It is my belief that once upon a time, “art” music and “popular” music were the same thing. Certainly through the Classical Era this was the case. The Renaissance Era’s music was either used in religious or secular in scope, but always intended to be appreciated by the mainstream. Somewhere along the line, this changed. And, the great paradox of art: it had to change. Nothing can remain stagnant.

The question I simply do not know, is whether we can change/evolve to a point where art music can be greatly championed by the masses. Is this a cultural shift away from happening? Is it contemporary composers who must lead the way? It is the burden of the performers and conductors of today? I simply don’t know. But I do agree with Taruskin’s prompt that the notion (whether true or not) of elitist music does create a social divide, and that I think the entire essence of elitism is self-satisfaction in belonging to such a category.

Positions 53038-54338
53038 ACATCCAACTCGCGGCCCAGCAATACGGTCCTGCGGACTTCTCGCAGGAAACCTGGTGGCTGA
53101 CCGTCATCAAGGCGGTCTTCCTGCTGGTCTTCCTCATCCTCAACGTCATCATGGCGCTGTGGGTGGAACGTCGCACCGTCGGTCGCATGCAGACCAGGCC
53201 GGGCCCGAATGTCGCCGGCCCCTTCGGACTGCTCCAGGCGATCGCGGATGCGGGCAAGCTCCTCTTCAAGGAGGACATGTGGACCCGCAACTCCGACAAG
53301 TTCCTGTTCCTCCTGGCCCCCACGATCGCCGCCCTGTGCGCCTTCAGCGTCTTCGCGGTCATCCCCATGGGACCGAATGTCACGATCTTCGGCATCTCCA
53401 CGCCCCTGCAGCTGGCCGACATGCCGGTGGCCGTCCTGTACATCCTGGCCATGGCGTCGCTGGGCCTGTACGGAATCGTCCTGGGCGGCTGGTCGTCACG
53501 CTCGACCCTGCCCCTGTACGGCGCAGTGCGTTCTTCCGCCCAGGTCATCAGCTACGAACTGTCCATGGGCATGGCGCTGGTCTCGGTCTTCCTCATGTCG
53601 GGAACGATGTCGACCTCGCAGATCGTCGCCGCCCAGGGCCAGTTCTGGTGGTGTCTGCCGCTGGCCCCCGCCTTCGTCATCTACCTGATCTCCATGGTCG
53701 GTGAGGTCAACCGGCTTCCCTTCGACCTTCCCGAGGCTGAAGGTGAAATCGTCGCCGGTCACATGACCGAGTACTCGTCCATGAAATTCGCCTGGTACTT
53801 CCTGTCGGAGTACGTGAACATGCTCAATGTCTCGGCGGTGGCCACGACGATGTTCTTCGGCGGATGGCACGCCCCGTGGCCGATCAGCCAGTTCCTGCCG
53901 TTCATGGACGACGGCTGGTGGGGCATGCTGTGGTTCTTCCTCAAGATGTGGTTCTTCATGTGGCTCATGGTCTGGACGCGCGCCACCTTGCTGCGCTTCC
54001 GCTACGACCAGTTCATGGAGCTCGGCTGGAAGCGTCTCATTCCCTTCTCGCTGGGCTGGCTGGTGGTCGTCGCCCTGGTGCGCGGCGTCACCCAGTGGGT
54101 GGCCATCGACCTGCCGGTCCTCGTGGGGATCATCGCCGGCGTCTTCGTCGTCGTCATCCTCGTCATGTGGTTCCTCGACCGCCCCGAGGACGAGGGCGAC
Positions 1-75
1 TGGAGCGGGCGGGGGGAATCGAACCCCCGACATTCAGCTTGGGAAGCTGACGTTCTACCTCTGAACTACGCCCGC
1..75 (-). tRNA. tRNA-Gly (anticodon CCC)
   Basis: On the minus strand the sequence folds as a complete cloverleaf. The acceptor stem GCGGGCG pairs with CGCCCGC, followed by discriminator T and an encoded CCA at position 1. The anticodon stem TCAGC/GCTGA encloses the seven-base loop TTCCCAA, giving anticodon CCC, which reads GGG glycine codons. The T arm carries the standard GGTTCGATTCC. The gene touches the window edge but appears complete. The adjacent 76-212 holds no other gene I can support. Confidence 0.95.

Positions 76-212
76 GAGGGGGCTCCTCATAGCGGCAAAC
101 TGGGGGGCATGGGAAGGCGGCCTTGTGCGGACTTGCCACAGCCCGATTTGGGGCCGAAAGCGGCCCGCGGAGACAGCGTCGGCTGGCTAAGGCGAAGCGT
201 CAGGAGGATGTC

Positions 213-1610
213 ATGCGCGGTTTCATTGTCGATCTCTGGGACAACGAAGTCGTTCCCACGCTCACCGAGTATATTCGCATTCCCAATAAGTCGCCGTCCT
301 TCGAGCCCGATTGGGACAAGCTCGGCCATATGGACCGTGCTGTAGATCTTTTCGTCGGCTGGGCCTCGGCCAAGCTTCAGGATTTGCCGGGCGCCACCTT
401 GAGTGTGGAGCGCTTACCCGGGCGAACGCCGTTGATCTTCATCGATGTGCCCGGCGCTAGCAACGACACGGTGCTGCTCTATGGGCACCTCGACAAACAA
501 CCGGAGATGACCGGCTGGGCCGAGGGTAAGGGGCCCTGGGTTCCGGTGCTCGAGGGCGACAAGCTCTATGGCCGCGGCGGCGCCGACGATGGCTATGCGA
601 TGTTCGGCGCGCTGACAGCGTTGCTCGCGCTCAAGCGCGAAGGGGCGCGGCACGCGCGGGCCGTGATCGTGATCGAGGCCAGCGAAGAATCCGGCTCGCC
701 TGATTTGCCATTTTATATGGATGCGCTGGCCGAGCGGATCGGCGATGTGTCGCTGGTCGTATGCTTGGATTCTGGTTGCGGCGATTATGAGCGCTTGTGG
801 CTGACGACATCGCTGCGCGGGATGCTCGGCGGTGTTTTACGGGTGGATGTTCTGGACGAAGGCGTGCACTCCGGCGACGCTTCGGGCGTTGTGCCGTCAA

With all of that said, I profoundly believe that art music has the capacity to remain relevant in society today. I really do believe that people can connect with music in a profound and abstract way, regardless of their level of musical training or study. To you reading this, you are likely in the top 35% (if not higher) of the musically educated individuals in the U.S. Imagine someone in the lowest 1%. And I believe that Mahler, Beethoven, Brahms, et. al, can resonate with those individuals JUST as much as it resonates with me.

In many ways, I feel we trivialize art music (i.e. Beethoven’s ninth symphony being used for dog food commercials – I mean, REALLY?). Perhaps it’s a cultural shift away from expressing emotions. We are, in a historical context, a society very intent on covering up blemishes, including emotional extremes, through laughter, cynicism, sarcasm, and brushing emotions under the table. Perhaps this is the greater issue, and it has nothing to do with the idea of elitism and music. Perhaps I’m just an out of touch musical elitist. :).